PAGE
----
The perk of planning a modern-day wedding is the endless number of tools that are provided to brides. Yes, there's always advice from your peers and magazines to flip through, but the biggest influence is, by far, the Internet. The number of websites and blogs available to someone who is newly engaged is seemingly limitless, but there is one place in particular that cultivates several ideas all into one, making it the ultimate pit stop to browse all things bridal.
Launched in 2007,
I had the pleasure to reach out to Abby and ask for her thoughts on wedding trends, traditions and what she thought about her own wedding:
"Our site is really the best of many worlds. It has the reach and content volume of the more resource-driven sites, with the sense of community that you can only get from a blog. The editors that work on our content are living right in the comments section, chatting with brides, answering questions and starting a conversation. The vendors that we work with are innovating and pushing the boundaries of style. The details that we highlight are the prettiest and most unique that we can get our hands on. Collectively, Style Me Pretty is the kind of place that soon-to-be brides can come to and be truly inspired. Plus, we don't take ourselves too seriously, which makes for a place that isn't just pretty. It's just inviting and warm."
"To me, the 'wow' factor is really different for every couple and should always be tailored to their unique personalities. Foodies could feature a really fun, creative menu or have innovative food stations. Music lovers could put their money towards an incredible DJ, a 12-piece band or another really unique form of musical entertainment. Dessert lovers can blow it out with the dessert table to end all dessert tables. The 'wow' moment should be all about the couple and the one thing that they are excited about more than anything else."
Q. What detail do you think is a splurge-worthy part of the event?
"I feel like every wedding should have three things: good food, great cocktails and music that makes you want to kick off your heels. That said, splurges should be spent only on elements that the couple will remember forever. Sometimes a loud, celebratory party isn't on par with the couple's more intimate tastes -- so a gorgeous five-course dinner would be preferable. Or if a couple really wants to dance the night away, music should be their focus. One splurge that a couple will never regret is hiring a cinematographer to capture the day alongside their photographer. It's money beyond well spent."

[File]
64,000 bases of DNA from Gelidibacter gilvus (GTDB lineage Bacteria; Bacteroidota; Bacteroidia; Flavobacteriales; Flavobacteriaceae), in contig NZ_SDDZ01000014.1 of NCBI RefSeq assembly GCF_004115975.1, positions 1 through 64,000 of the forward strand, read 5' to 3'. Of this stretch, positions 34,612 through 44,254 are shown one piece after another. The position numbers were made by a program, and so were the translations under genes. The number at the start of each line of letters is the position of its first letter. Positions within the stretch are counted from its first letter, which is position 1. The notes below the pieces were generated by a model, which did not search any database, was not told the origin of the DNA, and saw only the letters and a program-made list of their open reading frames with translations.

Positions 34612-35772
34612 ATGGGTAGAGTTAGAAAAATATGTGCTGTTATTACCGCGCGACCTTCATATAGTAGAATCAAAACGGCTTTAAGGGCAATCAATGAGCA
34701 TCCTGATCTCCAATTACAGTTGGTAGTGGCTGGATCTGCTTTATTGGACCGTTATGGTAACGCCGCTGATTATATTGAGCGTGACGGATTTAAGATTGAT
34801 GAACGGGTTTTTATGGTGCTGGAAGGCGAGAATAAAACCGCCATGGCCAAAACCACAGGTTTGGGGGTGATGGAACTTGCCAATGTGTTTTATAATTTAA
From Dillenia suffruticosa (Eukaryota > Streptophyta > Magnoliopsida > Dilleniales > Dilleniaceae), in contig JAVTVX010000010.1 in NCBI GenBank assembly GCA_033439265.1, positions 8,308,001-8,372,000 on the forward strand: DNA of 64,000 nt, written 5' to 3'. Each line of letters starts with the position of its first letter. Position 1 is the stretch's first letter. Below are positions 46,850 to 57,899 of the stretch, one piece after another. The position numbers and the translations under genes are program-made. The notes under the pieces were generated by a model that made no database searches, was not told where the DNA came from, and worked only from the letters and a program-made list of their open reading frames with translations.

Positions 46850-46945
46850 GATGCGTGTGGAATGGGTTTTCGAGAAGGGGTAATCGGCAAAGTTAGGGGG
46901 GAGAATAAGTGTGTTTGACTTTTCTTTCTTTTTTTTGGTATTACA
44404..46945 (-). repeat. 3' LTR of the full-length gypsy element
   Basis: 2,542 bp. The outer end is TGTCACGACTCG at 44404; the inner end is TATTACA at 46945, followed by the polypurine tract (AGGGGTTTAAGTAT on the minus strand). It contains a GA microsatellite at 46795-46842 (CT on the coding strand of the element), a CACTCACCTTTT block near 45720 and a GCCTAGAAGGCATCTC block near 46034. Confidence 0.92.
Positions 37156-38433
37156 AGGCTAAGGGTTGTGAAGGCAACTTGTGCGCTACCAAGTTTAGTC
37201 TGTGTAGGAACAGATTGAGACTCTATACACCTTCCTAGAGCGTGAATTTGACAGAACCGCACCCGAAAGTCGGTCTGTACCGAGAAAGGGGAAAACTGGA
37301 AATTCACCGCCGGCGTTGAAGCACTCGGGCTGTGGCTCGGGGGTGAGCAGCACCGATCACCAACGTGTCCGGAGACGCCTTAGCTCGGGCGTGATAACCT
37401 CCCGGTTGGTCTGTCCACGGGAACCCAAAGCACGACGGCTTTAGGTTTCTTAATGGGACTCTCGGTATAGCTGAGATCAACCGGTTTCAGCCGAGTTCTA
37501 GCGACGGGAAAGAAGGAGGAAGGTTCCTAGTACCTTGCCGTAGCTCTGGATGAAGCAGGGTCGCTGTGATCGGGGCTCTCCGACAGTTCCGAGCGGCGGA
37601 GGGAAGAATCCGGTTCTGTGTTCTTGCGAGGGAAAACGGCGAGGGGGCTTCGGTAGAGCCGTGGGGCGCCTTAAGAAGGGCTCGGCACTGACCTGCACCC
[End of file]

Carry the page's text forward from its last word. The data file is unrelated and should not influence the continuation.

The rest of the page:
Q. What would you say to a bride on a budget?
"Off season, off days, really anything that deviates from Saturday night at 6 o'clock in the early or late summer will save you money. Venue rates are generally seasonal, and so are peak season Saturdays. I'd say work with the vendor to find days that you might be able to score a discount. People don't always remember that winter weddings can be spectacular, and so can Sunday morning affairs with a gorgeous brunch reception."
Q. What do you think is the best wedding trend going on right now?
"That those hard and fast rules of planning a wedding -- white wedding dresses, filet mignon, cheesy playlists -- are becoming a thing of the past. Brides and grooms have officially been given permission to do things their own way. To host a celebration that really reflects who they are and what they love. We've seen couples serving pizza for dinner, hosting old-fashioned hoedowns, trimming their guest list to 20 and tying the knot on a beach in Bali. The ideas are endless."
Q. Any trends bride should ignore?
"Over-trending their wedding. Blogs, Pinterest -- the Internet as a whole have all made trends something that come hard and fast. But when you pool all of those trends together -- ombre'd this, glittered that -- a wedding can feel contrived and impersonal pretty quickly. Stick with one or two trends that you really love, and try to find fun ways to work them in so that your wedding feels cohesive, and not an exact replica of the trends that people are pinning."
"Oh, so many things -- and nothing at all! Our wedding day was romantic and beautiful -- it was a day that's branded as epic in my memory. But it was too big. I didn't get a chance to really hug the people that I love because I was so busy chatting with all 200 people. I would trim that guest list down, host in a more intimate setting, and I would have done something really creative with our menu. Other than that, I'd still wear that ball gown over and over again."
Q. What advice would you offer a bride when planning her wedding?
"One of the best tips that I give all brides is to hire a wedding planner, because a good planner can save you time and money spent on making uneducated decisions and costly mistakes. If it's not in the cards, try a 'day-of planner' to keep you focused on your big day and help you avoid those last-minute splurges. Second, remember that wedding planning is actually the largest part of your wedding day. Crafting with your girlfriends, cake tastings with your mom -- those are wedding moments that should be treasured."
Q. What is the one wedding tradition that you think should remain?
"I love tradition. It's what a wedding is, really. Even if that tradition is flipped on its head and re-created in a whole new way -- it's still tradition. I love formal vows and white wedding dresses. I love paper invitations and beautiful floral centerpieces. I love when a father or a trusted family member gives a proper welcome at the reception, and I love the first dance. So romantic! For me, it's about retaining a tradition while making things feel fun, personal and unique to the couple."